But for the most part, it’s difficult to get a realistic performance from these samples. Generally speaking, they’re going to sound pretty hokey.

You can sort of mask that hokeyness with the YDS-150’s built-in effects, or with some music production trickery.

Built-In Effects & Filters

Even if there isn’t much variety of sounds, the YDS-150 sort of makes up for it with its built-in effects. So it opens up a few sound design possibilities.

Here’s what you can do with it:

  • Rotary
  • Distortion (2 types)
  • Chorus
  • Flanger
  • Phaser
  • Tremolo
  • Auto Pan
  • Low Pass Filter (LPF)
  • High Pass Filter (HPF)

You can modify parameters for most of these filters like the resonance peak, cutoff frequency, or depth.

That said, you can only have one of these filters on at a time. You can’t layer them on top of each other, which I wish they would have done more.

Different Fingering Systems for Customization and Accessibility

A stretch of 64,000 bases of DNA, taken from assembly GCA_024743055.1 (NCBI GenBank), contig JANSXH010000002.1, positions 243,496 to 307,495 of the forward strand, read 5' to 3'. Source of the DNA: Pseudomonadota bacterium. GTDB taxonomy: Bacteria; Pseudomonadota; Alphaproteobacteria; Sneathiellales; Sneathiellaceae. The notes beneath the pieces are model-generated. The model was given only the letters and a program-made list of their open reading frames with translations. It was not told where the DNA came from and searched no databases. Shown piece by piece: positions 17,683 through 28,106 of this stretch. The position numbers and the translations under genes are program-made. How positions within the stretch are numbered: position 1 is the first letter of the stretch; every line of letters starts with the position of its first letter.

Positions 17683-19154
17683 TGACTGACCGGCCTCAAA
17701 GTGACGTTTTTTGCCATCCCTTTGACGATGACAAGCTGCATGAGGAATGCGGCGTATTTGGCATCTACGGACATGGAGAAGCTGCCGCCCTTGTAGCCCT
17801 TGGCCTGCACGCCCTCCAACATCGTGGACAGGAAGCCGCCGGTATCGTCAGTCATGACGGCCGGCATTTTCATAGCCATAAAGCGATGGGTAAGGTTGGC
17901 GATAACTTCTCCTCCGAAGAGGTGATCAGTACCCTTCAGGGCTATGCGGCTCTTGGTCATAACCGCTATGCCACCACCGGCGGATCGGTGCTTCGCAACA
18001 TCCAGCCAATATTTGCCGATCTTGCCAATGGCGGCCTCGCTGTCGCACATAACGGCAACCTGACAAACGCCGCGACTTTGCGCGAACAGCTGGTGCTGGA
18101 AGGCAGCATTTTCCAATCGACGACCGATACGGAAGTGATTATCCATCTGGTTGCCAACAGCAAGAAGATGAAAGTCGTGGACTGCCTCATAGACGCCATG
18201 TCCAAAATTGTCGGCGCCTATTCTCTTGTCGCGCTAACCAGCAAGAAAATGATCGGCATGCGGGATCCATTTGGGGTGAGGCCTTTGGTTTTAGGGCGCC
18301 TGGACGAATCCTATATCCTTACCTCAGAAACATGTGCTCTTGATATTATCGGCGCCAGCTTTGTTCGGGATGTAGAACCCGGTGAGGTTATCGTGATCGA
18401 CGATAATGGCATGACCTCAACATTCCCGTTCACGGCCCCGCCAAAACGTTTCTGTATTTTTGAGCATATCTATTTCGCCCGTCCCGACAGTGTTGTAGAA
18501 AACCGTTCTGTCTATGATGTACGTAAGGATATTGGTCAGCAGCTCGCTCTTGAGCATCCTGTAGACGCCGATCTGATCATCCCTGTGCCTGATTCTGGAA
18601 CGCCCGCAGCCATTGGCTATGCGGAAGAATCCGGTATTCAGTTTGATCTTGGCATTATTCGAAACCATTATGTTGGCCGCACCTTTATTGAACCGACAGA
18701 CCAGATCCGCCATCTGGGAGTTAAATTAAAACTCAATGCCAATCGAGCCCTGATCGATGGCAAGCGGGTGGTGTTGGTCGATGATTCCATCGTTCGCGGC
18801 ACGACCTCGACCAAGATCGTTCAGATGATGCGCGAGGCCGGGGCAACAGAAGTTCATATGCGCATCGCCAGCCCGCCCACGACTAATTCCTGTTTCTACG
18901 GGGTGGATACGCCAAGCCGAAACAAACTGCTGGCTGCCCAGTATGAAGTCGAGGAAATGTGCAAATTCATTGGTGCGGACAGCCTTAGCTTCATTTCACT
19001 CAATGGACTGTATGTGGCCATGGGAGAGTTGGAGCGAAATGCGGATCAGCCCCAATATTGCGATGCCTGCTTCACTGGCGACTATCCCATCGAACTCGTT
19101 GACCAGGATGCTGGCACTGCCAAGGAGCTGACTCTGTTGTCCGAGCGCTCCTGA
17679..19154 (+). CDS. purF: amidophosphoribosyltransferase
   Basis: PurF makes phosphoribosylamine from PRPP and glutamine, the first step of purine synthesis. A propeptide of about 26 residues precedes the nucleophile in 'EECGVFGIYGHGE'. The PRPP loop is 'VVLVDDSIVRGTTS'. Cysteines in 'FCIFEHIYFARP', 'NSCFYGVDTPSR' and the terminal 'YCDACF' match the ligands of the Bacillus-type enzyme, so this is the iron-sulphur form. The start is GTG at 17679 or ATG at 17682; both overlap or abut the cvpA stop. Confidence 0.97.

By default, the YDS-150 uses a standard saxophone fingering system. At first, I was hugely disappointed that it couldn’t do more.

But I dug into the mobile app and found out that it offers these different fingering systems:

  • Standard saxophone
  • 5-octave saxophone
  • Trumpet
  • Flute
  • Clarinet
  • Left hand only fingerings
  • Right hand only fingerings

On top of that, you can create custom fingering sets.

I mostly use the standard sax or the 5-octave sax settings. But if you need them, the other key systems are there.

That said, be in for a shock if you’re familiar with one of those other instruments. I think the some of the clarinet fingerings are wildly questionable, especially over the break (If you know, you know).

I’m not as familiar with the trumpet or flute, but I’m willing to bet there are some equally questionable programming choices.

But all in all, I’m quite pleased to see these accessibility and customization options.

Companion Mobile App

Screenshot of the YDS Controller app

You can select sounds and change settings natively on the digital sax itself. But it requires memorizing different key and button combinations, which isn’t very intuitive.

Thankfully, you can configure all those settings with the YDS Controller app for iOS and Android. Just pair the instrument with your phone through Bluetooth, and you’re ready to go.

Here’s what you can do with the app:

  • Save presets for your favorite sounds
  • Change and modify the sounds and effects
  • Change the fingering system and view fingering charts